exhumed Gen. Francisco Franco, whose victory ushered in a dictatorship that only ended with his death in 1975. His remains were reburied in a family crypt.

Madrid city employees removed a plaque from the home of Francisco Largo Caballero, a Socialist who became prime minister of the Republican government in 1936, a few months after Franco and other generals started a military coup.

The bombing of the Vallecas neighborhood in 1936 was not an obvious military priority for Franco and his forces, but it offered a proving ground for his German allies.

Walther L. Bernecker, a professor emeritus at Erlangen-Nürnberg University in Germany who has studied the war, said the attack on Vallecas, as well as later bombings like the one that devastated the town of Guernica, provided “a perfect laboratory” for the Luftwaffe to test its weaponry and for Nazi Germany to “spread terror among the civilian population.”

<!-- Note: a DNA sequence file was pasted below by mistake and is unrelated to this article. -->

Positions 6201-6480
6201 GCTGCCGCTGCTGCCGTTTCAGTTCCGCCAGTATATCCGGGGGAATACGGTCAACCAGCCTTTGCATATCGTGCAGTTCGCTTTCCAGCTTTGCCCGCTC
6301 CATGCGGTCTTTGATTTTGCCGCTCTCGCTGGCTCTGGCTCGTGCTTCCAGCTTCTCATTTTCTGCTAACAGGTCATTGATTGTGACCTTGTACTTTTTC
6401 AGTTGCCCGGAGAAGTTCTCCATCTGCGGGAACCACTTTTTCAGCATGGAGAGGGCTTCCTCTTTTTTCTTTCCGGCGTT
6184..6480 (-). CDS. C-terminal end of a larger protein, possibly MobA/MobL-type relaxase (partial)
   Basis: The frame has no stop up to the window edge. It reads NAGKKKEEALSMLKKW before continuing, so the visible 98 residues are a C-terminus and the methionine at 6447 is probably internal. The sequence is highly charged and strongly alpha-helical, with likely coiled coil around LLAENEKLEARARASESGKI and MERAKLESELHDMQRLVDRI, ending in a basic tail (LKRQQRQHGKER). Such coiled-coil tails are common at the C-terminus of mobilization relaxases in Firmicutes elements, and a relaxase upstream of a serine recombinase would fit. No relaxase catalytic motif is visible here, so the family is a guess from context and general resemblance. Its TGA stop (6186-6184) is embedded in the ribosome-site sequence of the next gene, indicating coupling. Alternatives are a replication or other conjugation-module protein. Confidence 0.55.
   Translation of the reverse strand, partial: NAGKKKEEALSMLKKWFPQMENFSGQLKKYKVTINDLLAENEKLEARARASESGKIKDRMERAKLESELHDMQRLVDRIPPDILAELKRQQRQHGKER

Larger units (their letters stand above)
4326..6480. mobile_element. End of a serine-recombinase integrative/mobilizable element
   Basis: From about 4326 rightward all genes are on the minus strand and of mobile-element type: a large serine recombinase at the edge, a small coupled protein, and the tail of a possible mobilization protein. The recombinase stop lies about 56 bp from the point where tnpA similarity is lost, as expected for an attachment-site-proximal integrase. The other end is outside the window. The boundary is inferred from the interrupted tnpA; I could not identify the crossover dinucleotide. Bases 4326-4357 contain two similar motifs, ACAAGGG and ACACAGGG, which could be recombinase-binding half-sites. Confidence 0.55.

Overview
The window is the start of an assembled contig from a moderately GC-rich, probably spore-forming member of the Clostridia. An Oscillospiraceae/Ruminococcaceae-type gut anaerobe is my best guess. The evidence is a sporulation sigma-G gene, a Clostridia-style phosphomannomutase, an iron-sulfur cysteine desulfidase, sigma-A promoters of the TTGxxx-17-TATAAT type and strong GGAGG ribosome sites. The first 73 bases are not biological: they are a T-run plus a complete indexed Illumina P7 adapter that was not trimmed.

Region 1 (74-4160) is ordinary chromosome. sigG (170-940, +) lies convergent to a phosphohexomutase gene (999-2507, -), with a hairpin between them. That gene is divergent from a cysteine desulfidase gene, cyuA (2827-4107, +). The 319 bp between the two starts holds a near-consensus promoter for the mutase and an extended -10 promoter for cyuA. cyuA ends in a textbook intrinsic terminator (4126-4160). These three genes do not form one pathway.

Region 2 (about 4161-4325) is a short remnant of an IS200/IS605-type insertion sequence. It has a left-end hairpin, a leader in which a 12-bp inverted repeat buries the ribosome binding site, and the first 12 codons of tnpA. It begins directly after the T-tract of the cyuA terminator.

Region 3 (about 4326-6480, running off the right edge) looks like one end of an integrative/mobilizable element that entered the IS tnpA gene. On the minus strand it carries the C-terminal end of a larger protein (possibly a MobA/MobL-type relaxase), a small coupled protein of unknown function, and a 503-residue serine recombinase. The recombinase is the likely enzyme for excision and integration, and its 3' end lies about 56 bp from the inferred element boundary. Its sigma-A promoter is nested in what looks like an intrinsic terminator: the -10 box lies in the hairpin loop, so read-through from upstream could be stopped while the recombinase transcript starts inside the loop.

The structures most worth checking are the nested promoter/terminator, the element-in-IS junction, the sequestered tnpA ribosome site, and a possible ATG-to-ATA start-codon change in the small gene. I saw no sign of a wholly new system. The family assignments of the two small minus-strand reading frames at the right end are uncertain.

Capa did not write specific captions for his Vallecas photographs, so they also appeared in some publications without attribution or even in a manipulated context. In Italy, a pro-Fascist magazine headlined his picture with the words “The cruel war” but did not mention which side had carried out the bombing.

Nowadays, any poignancy about living in the historical building was outweighed by its practical disadvantages, residents said.

“The only reason I lived here so long is that I could never afford anything better,” said Rosa Báez, who spent eight years in the building.

“I’m now getting a better apartment and am among the lucky ones,” she added.

Ms. Uquillas, as she left with her family, offered thanks to Capa for his indirect role in her move. Finally getting an upgrade, she said, felt like “winning the lottery.”

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